hi

Here is a problem I am trying to do from Kenneth Rosen's

"Discrete mathematics..."

Show that

$\displaystyle [(p_1\to p_2)\wedge(p_2\to p_3)\wedge\cdots\wedge(p_{n-1}\to p_n)]\\ \to [(p_1\wedge p_2\wedge\cdots\wedge p_{n-1})\to p_n]$

is a tautology whenever $\displaystyle p_1,p_2,\cdots ,p_n$ are propositions, whenever

$\displaystyle n\ge 2$

Here is the proof I attempted.

Base Case: $\displaystyle n=2$

let $\displaystyle p_1,p_2$ be arbitrary propositions.Now consider

$\displaystyle (p_1\to p_2)\to (p_1\to p_2)$

To prove this, we assume antecedent and since the antecedent is same

as consequent, it proves the above compound proposition . So

$\displaystyle P(2)$.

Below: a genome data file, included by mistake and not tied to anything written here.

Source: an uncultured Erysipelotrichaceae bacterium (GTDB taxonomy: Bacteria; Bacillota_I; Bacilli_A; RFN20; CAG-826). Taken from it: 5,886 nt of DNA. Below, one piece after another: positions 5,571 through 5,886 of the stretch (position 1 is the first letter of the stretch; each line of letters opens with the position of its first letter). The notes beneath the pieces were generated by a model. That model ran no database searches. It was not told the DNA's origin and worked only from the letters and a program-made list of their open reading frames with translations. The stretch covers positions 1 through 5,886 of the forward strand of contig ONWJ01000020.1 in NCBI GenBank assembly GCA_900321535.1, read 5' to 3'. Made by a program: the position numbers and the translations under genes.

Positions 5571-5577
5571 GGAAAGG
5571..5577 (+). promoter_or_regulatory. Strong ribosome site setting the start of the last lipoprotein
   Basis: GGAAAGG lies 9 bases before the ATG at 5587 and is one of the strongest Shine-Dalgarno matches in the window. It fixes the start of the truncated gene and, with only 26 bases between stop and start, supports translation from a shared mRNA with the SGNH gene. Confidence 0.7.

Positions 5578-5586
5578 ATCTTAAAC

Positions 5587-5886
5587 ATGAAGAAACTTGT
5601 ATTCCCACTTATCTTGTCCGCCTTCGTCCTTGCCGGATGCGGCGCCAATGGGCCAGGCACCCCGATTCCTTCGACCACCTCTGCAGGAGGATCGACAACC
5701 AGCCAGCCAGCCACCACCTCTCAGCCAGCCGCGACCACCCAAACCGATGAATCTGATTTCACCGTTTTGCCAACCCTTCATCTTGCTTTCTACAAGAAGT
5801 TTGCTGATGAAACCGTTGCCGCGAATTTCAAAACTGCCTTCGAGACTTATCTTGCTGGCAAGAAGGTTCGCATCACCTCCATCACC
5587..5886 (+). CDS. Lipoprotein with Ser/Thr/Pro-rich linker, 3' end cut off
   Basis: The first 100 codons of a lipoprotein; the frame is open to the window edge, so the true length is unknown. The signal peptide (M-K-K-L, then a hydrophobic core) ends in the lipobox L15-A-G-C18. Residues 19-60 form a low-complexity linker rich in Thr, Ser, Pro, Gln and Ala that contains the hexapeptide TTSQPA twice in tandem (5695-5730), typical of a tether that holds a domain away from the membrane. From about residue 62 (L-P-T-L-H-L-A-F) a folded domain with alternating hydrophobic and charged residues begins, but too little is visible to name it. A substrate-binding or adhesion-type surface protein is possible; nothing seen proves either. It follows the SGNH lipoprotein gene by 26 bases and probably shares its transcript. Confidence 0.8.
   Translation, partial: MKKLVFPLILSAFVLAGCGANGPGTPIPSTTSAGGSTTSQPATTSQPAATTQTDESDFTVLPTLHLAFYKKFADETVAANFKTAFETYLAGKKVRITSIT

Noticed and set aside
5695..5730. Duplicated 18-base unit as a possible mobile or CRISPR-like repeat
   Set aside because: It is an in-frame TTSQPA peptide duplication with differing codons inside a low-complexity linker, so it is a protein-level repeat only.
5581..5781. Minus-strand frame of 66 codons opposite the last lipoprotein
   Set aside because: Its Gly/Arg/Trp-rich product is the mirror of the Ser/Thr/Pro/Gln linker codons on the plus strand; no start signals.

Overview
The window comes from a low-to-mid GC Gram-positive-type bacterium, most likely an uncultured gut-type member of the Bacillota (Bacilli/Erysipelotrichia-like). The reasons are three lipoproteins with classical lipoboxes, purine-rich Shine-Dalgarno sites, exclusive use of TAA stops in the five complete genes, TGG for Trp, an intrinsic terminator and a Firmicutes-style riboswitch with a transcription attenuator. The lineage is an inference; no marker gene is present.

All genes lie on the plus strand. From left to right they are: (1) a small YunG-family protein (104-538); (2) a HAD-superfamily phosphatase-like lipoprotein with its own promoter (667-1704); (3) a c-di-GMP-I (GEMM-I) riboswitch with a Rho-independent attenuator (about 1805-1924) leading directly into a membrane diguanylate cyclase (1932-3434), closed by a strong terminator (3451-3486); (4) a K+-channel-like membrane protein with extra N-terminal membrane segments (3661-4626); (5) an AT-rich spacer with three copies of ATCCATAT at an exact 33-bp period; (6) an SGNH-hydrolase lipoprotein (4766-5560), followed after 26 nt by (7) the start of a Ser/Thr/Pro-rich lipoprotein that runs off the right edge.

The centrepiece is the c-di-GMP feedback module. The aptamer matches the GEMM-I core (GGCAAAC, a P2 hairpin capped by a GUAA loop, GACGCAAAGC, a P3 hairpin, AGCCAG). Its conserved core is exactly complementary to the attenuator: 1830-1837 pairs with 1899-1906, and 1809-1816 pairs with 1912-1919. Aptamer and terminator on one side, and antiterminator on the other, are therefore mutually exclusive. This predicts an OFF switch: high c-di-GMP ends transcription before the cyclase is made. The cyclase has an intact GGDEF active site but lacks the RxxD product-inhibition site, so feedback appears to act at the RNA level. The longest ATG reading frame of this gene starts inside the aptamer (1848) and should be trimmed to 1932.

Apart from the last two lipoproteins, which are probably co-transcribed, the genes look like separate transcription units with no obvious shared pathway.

Induction case: Let $\displaystyle n\ge 2$ be arbitrary. Also suppose

$\displaystyle P(n)$. To prove $\displaystyle P(n+1)$, take arbitrary

propositions $\displaystyle p_1,p_2,\cdots,p_n,p_{n+1}$. We have to prove

that

$\displaystyle [(p_1\to p_2)\wedge(p_2\to p_3)\wedge\cdots\wedge(p_n\to p_{n+1})]\\ \to [(p_1\wedge p_2\wedge\cdots\wedge p_n)\to p_{n+1}]$

is a tautology. In other words, we have to prove it. Since its an implication,

we suppose

$\displaystyle [(p_1\to p_2)\wedge(p_2\to p_3)\wedge\cdots\wedge(p_n\to p_{n+1})]$

and we also suppose that

$\displaystyle (p_1\wedge p_2\wedge\cdots\wedge p_n)$

It follows that, in particular,

$\displaystyle p_n$

and

$\displaystyle p_n\to p_{n+1}$

So by modus ponens, we have

$\displaystyle p_{n+1}$

which proves $\displaystyle P(n+1)$

Since n is arbitrary, result holds generally.

Is it correct reasoning ?

Thanks